Background and Purpose Distal intracranial vessels have a longer access route, smaller caliber, and thinner wall compared to proximal intracranial arteries. Therefore, distal large vessel occlusions (LVOs) were not an initial target for mechanical thrombectomy (MT) and were excluded from all MT trials. As a result, the benefit of MT and efficacy of different MT techniques remain unclear for distal LVOs. In this systematic review, we aimed to compare the performance of different thrombectomy techniques in distal LVOs.
Methods PubMed database was searched for studies examining the utility of MT in distal LVOs (MCA M2–3-4, ACA, and PCA). Studies providing data for aspiration thrombectomy (ASP), stent retriever thrombectomy (SR), and combined ASP + SR technique were included. Noncomparative studies were excluded. The following outcomes were assessed: Successful recanalization (TICI ≥ 2b), functional independence (mRS: 0–2), and symptomatic intracranial hemorrhage (sICH). Nested Knowledge AutoLit platform was utilized for literature search, screening, and data extraction. Pooled data were presented as descriptive statistics for each thrombectomy technique.
Results Seven studies comprising 1051 MT procedures were identified. Separate data for first-line thrombectomy method were available in 869 cases (ASP: 195; SR: 325; SR + ASP: 349). The overall successful recanalization rate was 81% (854/1051) for distal LVOs. SR (85%, 276/325) and ASP + SR (84%. 292/349) had higher successful recanalization rates compared to ASP alone (71%, 140/195). The overall functional independence rate was 55% (502/903) among distal LVOs. The ASP alone group had the lowest functional independence rate (50%, 98/194), and functional independence rates of SR and SR + ASP groups were 57% (174/304) and 62% (174/282), respectively. Finally, rates of sICH prevalence were 14% (14/99) for ASP group, 5% (9/175) for SR group, and 1% (1/80) for SR + ASP group.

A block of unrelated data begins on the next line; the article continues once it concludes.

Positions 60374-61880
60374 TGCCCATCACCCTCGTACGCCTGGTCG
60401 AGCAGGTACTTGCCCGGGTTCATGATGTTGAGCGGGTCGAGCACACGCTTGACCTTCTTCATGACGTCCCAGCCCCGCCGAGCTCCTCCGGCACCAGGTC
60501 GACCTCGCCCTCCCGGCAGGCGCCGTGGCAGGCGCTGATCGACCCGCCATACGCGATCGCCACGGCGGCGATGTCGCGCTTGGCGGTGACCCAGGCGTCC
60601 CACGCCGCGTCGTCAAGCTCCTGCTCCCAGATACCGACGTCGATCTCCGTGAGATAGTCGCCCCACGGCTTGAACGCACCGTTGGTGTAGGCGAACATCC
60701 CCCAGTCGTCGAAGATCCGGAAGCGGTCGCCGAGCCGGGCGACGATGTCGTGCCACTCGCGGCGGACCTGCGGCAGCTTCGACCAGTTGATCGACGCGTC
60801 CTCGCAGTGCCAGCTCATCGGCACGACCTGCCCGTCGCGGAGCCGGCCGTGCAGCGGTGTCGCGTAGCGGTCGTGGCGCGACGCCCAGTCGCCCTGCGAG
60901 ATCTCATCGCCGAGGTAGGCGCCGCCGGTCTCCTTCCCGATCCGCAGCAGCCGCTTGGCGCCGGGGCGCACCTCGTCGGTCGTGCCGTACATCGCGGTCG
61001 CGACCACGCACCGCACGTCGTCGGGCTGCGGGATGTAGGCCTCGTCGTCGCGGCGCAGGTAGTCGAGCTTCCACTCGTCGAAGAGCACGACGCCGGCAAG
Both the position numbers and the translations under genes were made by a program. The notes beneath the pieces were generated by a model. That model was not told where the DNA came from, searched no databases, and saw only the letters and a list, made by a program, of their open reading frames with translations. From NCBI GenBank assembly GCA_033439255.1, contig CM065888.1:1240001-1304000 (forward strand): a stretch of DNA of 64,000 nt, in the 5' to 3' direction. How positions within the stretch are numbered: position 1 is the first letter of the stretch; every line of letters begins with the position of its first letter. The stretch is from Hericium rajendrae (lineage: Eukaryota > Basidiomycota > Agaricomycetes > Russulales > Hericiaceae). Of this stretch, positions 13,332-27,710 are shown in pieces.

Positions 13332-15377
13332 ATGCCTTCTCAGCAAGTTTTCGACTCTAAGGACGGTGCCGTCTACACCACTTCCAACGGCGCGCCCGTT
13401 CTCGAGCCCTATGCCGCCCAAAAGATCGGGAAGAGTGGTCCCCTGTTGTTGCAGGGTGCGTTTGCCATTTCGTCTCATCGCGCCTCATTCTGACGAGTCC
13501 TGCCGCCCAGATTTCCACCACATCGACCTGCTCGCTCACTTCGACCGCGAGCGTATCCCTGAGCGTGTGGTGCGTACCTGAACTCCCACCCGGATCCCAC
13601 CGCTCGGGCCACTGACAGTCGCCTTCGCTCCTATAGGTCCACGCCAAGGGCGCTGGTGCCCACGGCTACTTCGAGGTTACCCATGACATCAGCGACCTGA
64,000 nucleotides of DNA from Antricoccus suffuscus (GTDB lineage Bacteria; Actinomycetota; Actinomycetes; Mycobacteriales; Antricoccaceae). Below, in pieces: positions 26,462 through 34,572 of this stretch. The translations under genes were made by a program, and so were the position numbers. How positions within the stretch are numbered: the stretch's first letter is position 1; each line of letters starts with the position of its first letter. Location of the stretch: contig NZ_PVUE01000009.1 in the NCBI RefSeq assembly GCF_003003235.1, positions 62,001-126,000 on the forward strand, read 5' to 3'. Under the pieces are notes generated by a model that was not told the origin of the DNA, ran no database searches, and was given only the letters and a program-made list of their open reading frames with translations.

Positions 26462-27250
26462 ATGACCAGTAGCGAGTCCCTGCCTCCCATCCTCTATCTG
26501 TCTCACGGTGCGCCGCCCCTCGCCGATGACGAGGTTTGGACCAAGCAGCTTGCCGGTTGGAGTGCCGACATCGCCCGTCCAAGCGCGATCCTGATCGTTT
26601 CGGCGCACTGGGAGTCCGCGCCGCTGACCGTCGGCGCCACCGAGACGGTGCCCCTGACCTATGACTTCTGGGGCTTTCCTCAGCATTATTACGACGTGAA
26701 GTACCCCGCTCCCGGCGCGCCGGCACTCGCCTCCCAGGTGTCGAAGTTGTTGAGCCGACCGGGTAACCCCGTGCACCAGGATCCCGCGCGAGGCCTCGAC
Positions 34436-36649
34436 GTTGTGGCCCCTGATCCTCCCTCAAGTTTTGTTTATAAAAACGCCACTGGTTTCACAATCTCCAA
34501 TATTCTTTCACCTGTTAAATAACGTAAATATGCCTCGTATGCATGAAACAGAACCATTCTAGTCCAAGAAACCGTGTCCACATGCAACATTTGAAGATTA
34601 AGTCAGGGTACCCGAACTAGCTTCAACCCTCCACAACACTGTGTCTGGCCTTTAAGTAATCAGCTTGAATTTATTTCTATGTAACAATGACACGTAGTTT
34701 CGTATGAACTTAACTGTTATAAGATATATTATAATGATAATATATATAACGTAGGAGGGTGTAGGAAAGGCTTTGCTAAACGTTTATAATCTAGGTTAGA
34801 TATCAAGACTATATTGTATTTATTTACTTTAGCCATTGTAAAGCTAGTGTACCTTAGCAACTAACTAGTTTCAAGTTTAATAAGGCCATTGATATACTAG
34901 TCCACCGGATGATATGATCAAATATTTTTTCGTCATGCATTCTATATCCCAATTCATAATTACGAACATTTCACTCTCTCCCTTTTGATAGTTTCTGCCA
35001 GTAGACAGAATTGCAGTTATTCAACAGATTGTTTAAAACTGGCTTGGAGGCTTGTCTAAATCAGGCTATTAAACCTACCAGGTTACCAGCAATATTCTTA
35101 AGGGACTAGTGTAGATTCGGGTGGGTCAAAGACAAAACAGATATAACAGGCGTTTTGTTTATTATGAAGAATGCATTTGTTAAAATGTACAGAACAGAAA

Conclusions Our systematic review supports that MT is a safe and effective treatment option for distal LVOs. Additionally, in our study, SR and SR + ASP groups had better safety and efficacy outcomes compared to ASP alone. However, further research is needed to better compare the performance of first-line MT strategies in distal LVOs.
Disclosures C. Bilgin: None. K. Hutchison: None. N. Hardy: None. J. Pederson: None. K. Kallmes: None. D. Kallmes: None. W. Brinjikji: None.
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